Tales of swimming holes and rebukin’ sticks

Published 10:55 pm Friday, July 22, 2011

Daddy came flying in the backdoor and tore through the house and came back with his shotgun.

“Where’re you going with that gun?” Mama asked in a high voice.

Daddy said a bunch of the mill hands were swimming in the fishpond and Mamie Lee was right in the middle of them.

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Mamie Lee helped Mama keep my baby brother. I wished that she would take him and keep him for good. All he did was squall and wet his diapers. But everybody said he was “soooo cute” just because Mama wrapped his little bit of hair around her finger and made a curl on top of his head.

“I’ve told them and told them to stay out of the pond,” Daddy said about the mill hands. “This will get them out.”

“Are you goin’ to shoot ’em, Daddy? Are you going to shoot Mamie Lee?”

Daddy was already climbing back in the truck. I ran and jumped on the running board and climbed in headfirst through the open window.

“You can go if you don’t holler out,” Daddy said.

When we were riding out in the country and Daddy would see a rabbit hopping across the road, he would shoot it. I didn’t like that. Sometimes I’d holler out and scared the rabbit so it wouldn’t be a stew. Daddy didn’t like that.

Daddy didn’t drive down close to the fishpond. He stopped back in the hardwood grove and got out. I slid up and sat in the open window so I could see good.

The mill hands were having a good time, splashing in the water and laughing until Daddy shot that gun up in the air and scared the daylights out of them. They screamed and hollered and came splashing out of the fishpond. Then, they scattered like rabbits, running in the woods in all different directions. I didn’t know if we would ever see Mamie Lee again. I didn’t know she could run so fast.

Daddy shot a few more warning shots, he called them, before he got back in the truck.

“Why’d you do that, Daddy? Why did you? How come?’

I was good at asking questions.

Daddy said that the fishpond was full of water moccasins and, if one bit you, you’d die before anybody could get you to the doctor.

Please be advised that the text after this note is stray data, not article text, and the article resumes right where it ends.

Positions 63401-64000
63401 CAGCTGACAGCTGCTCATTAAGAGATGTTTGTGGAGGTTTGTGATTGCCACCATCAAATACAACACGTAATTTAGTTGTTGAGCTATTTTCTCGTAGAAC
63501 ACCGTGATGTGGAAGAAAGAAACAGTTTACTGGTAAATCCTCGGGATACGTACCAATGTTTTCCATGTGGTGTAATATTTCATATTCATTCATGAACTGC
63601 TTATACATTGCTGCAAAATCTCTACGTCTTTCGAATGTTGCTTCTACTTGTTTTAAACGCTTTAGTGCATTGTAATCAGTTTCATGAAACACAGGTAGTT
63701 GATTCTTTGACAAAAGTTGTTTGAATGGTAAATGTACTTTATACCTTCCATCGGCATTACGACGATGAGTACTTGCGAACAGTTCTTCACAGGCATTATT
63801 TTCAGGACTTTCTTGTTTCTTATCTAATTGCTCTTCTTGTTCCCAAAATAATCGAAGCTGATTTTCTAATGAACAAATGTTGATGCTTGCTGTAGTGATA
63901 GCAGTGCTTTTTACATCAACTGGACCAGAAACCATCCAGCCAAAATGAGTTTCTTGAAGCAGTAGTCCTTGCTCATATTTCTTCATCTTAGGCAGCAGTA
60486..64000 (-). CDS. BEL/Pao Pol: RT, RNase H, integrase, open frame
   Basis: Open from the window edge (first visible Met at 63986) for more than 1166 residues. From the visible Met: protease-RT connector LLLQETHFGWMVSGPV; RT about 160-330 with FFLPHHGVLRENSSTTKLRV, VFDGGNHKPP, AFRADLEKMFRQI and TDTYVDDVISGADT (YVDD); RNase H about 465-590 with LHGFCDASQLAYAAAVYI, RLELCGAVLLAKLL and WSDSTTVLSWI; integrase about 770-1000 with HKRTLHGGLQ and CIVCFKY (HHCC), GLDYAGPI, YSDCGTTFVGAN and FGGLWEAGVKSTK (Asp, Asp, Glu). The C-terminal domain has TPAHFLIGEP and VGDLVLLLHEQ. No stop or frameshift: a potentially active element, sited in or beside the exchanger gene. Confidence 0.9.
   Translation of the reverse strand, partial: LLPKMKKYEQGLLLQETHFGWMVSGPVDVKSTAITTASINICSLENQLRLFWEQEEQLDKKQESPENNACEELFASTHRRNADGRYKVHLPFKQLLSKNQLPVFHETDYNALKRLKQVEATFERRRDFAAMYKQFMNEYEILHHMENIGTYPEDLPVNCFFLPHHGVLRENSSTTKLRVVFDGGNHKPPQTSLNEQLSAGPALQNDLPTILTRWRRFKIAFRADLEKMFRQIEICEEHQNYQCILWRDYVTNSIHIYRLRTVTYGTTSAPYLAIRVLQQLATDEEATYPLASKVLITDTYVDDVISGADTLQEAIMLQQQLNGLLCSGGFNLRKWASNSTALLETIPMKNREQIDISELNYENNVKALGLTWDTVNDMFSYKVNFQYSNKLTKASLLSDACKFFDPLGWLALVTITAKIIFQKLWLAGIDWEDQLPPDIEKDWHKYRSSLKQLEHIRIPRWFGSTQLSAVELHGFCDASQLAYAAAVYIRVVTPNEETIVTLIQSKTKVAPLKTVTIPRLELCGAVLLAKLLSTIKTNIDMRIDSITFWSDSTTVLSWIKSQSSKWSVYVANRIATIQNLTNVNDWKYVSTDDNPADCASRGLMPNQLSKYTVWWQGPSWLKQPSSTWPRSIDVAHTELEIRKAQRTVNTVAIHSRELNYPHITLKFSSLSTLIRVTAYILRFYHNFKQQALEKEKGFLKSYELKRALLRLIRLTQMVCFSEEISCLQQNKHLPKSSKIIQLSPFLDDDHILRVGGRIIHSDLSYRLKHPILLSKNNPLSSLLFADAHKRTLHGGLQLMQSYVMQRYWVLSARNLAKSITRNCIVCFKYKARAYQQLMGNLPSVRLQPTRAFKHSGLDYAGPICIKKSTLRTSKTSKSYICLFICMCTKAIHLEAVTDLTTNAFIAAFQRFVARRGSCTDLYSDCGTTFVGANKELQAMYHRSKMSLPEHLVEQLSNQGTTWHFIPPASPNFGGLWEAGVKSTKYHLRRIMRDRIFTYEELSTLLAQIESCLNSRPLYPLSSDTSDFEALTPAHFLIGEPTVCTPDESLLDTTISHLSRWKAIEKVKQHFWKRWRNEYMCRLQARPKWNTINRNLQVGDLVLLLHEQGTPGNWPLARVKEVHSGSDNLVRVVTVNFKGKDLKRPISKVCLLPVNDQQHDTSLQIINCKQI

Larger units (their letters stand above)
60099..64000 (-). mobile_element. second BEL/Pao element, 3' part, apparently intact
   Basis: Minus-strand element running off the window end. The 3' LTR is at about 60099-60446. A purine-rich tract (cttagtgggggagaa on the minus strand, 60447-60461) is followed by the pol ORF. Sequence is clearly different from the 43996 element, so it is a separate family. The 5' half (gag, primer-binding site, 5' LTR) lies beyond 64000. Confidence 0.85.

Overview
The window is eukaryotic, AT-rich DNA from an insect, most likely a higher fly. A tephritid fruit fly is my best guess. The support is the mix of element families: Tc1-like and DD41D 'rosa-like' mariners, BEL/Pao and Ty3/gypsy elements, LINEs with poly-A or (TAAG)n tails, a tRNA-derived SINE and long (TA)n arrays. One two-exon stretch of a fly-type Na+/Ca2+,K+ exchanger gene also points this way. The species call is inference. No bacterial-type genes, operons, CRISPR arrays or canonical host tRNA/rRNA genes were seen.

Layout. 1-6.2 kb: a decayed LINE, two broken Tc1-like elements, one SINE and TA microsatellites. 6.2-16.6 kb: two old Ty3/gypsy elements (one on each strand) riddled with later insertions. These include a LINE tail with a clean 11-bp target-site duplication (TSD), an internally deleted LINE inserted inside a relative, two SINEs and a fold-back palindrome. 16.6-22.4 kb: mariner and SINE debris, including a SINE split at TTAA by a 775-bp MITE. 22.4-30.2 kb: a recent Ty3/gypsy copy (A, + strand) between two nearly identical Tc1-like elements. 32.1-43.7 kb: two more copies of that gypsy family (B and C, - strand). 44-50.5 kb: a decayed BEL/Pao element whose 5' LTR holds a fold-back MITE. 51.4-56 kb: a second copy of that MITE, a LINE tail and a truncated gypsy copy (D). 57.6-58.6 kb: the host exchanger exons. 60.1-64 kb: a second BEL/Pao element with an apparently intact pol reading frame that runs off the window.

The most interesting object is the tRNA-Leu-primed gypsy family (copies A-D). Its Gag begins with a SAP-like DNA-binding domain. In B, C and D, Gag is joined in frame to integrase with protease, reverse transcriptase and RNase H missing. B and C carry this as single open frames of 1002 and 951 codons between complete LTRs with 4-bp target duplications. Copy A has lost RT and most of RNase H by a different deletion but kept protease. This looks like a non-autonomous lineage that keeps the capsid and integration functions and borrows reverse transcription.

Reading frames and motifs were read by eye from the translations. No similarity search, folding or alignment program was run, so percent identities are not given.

I knew the fishpond was full of water moccasins because I went fishing with my grandmother all the time. Those ol’ snakes would come slicing through the water right at us but Mommie would just slap at them with her fishing pole and drive them back.

“Instruments of the devil” was what my other granny called snakes. “Just rebuke them and they’ll go away.”

The next morning Mamie Lee came to keep my baby brother and she said Daddy just about scared all of them to death. They thought somebody was trying to shoot them like ducks on the water.

Mama told Mamie that Daddy didn’t want them to get snake bitten and die.

“I was havin’ the best time I ever had,” Mamie said and she sounded real sad that she wouldn’t be going swimming anymore. At least, not when Daddy was around.

Well, I wasn’t sure that I’d had the best time I’d ever had and I wanted to have it. I wanted to go swimming in the pond and have it. Betty Kay wanted to have her best time, too.

So, off we went dragging a rebuking stick along. We weren’t scared of any ol’ water moccasins. If one came after us, we’d slap the water and rebuke him away.

We were having a real good time splashing around in the fishpond “shallows,” as my granny called them, when, all of a sudden, somebody yelled for us to get ourselves out of that water.

It was Pink, an old man that lived on my granddaddy’s place and looked after the cows.

“Get outta there!” he kept yelling as he came stumbling down the bank. “Get out! Get! Get!”

Pink was hoppin’ mad and I couldn’t get out of that water fast enough.

He said he was taking me home to Mama. Betty Kay took off running from him.

Pink grabbed hold of my ear and held on to it all the way to the house. It hurt.

But not as much as when Mama got through with me with the rebuking switch she kept on the top of the refrigerator all the time.

That was the worst rebukin’ I ever got and I’m waiting still for the best time I ever had.